Eric Schmidt tells senators that Siri could be a "threat" to Google

Eric Schmidt tells senators that Siri could be a "threat" to Google
Google Chairman Eric Schmidt has seen the future of search, and he is afraid that it might just be a disembodied voice. Responding to follow-up questions written by U.S. senators on the anti-trust committee following a September hearing, Schmidt calls Apple's voice activated personal assistant Siri a "significant development" that could overtake Google's search engine in the future. Writing about Siri, Schmidt said, "Even in the few weeks since the hearing, Apple has launched an entirely new approach to search technology with Siri, its voice-activated search and task-completion service built into the iPhone 4S." The executive noted how two publications have called Siri a "Google-Killer" and the first step by Apple to enter the search business.

Schmidt admitted that he was wrong back in September 2010 when he said that both Apple and Facebook did not pose a threat to Google's search business. He wrote, "My statement was clearly wrong. Apple’s Siri is a significant development—a voice-activated means of accessing answers through iPhones that demonstrates the innovations in search." He added that Google has plenty of competition and that sometimes new competitiors are overlooked. He pointed out that Google competes against other search engines like Yahoo and Bing, specialized search engines like WebMD, Kayak and eBay, social networks like Twitter and Facebook, commercial software firms like Apple and Microsoft, third party apps and navigational tools.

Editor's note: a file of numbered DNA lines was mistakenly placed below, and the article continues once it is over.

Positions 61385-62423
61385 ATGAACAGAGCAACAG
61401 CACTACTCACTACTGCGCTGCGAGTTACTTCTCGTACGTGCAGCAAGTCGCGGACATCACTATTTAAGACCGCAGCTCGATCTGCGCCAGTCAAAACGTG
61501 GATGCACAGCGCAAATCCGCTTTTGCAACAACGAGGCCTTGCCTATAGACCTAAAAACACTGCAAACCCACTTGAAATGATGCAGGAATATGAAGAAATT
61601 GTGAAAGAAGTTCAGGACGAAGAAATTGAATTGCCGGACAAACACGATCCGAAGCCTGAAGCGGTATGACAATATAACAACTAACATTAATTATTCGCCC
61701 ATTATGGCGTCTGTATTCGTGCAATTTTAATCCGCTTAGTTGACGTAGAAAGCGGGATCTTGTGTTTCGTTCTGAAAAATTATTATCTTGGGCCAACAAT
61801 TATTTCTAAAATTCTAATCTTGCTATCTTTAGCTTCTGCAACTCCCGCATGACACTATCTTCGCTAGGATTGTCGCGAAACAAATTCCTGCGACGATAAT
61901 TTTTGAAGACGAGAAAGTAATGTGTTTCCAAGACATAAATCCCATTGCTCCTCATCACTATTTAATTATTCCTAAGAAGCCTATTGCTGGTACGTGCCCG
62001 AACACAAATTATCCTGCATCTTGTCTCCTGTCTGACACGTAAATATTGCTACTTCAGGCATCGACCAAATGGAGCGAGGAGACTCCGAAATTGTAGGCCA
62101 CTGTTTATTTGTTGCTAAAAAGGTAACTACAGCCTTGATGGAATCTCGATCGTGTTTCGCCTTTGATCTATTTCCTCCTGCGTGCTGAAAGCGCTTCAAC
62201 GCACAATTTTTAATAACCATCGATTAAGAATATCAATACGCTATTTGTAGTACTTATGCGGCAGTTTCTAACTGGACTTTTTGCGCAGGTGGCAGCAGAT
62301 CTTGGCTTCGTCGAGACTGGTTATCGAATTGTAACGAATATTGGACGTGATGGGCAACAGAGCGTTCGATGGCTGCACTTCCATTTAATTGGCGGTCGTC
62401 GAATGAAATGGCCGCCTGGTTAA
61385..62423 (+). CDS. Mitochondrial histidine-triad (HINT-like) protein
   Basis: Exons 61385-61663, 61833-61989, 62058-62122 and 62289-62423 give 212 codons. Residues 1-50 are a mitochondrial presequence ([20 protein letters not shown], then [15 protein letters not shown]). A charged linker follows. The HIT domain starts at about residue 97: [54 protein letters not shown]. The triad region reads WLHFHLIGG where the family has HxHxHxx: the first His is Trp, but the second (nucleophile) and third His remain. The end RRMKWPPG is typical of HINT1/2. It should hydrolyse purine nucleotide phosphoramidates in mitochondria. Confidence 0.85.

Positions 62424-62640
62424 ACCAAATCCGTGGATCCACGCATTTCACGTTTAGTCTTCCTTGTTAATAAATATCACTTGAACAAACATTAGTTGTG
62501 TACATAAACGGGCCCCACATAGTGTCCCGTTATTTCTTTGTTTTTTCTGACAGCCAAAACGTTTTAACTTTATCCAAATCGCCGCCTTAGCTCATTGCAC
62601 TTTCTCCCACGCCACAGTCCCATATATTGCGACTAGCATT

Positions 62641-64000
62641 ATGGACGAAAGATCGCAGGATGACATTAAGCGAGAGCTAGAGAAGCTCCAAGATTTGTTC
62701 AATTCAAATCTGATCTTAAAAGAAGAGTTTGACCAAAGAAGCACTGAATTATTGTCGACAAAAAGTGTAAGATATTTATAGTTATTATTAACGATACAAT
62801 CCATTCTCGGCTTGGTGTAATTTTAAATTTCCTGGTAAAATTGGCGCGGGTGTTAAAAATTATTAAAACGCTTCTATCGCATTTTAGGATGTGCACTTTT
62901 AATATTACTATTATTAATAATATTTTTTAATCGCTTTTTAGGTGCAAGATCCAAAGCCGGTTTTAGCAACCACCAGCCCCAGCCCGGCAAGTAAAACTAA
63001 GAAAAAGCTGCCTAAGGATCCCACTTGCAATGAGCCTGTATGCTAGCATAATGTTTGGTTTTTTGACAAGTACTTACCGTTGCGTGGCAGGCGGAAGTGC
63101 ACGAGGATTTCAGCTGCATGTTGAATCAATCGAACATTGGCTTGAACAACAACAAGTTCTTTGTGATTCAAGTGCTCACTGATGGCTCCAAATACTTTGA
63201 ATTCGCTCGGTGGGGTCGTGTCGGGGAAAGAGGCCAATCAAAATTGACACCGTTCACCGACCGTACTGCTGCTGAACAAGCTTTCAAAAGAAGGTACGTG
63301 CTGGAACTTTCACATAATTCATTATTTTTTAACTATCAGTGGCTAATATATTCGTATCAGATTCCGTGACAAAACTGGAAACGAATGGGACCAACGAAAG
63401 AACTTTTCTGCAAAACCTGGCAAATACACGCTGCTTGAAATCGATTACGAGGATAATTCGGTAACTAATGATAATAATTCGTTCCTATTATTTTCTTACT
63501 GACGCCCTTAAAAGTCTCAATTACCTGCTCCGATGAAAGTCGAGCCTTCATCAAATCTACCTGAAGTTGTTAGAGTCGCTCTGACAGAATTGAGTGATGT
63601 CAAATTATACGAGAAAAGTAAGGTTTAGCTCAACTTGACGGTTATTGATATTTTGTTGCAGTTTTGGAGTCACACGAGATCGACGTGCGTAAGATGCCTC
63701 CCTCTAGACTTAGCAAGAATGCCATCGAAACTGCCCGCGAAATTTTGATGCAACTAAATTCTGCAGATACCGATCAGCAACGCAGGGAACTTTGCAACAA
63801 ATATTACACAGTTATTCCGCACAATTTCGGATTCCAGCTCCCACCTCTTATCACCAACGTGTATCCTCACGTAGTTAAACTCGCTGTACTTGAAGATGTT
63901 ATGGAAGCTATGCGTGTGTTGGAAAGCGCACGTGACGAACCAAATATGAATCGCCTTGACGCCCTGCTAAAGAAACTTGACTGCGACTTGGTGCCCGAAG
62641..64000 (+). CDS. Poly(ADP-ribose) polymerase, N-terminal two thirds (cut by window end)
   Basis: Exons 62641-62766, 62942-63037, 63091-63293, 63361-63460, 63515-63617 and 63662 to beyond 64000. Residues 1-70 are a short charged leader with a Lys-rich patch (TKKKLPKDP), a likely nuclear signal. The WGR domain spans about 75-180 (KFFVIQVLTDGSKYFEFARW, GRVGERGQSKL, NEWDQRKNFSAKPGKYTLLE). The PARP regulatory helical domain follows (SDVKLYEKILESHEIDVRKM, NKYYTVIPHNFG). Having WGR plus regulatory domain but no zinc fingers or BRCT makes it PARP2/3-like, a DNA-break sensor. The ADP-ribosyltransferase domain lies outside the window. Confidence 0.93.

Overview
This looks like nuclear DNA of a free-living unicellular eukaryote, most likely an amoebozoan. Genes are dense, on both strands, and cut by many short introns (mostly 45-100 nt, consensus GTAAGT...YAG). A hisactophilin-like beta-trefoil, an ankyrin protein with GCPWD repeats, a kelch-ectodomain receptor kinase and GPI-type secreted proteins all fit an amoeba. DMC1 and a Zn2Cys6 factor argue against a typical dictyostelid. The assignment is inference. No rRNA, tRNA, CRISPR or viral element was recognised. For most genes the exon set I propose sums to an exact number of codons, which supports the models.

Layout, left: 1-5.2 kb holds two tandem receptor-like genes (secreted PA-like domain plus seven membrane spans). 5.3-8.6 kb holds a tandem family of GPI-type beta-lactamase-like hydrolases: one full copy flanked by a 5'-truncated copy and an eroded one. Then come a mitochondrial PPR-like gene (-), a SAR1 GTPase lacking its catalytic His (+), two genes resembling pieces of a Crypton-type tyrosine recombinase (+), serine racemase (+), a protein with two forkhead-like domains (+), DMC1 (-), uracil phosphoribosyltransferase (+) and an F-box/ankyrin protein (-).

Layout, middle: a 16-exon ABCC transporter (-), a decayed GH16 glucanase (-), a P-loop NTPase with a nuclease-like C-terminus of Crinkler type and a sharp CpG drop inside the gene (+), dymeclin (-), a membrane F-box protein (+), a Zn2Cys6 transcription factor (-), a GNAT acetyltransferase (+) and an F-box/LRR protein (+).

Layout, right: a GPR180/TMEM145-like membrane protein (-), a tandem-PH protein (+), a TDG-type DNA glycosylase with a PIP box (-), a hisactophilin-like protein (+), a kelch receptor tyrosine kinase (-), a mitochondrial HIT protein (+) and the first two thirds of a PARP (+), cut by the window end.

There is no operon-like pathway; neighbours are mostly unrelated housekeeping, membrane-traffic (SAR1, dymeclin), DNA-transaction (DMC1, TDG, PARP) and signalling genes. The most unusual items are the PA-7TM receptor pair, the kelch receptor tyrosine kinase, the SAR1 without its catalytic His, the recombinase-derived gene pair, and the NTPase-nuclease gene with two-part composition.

In communicating with an anti-trust committee, it obviously makes sense for Schmidt to make Google sound like just another competitor in the searchh industry, and not a possible monopoly. He states, "By investing smartly, hiring extremely talented engineers, and working very, very hard (and with some good luck), Google has been blessed with a great deal of success." Google current controls 65% of U.S. search inquiries, 94% in Europe and 97% of smartphone searches.

source: AppleInsider

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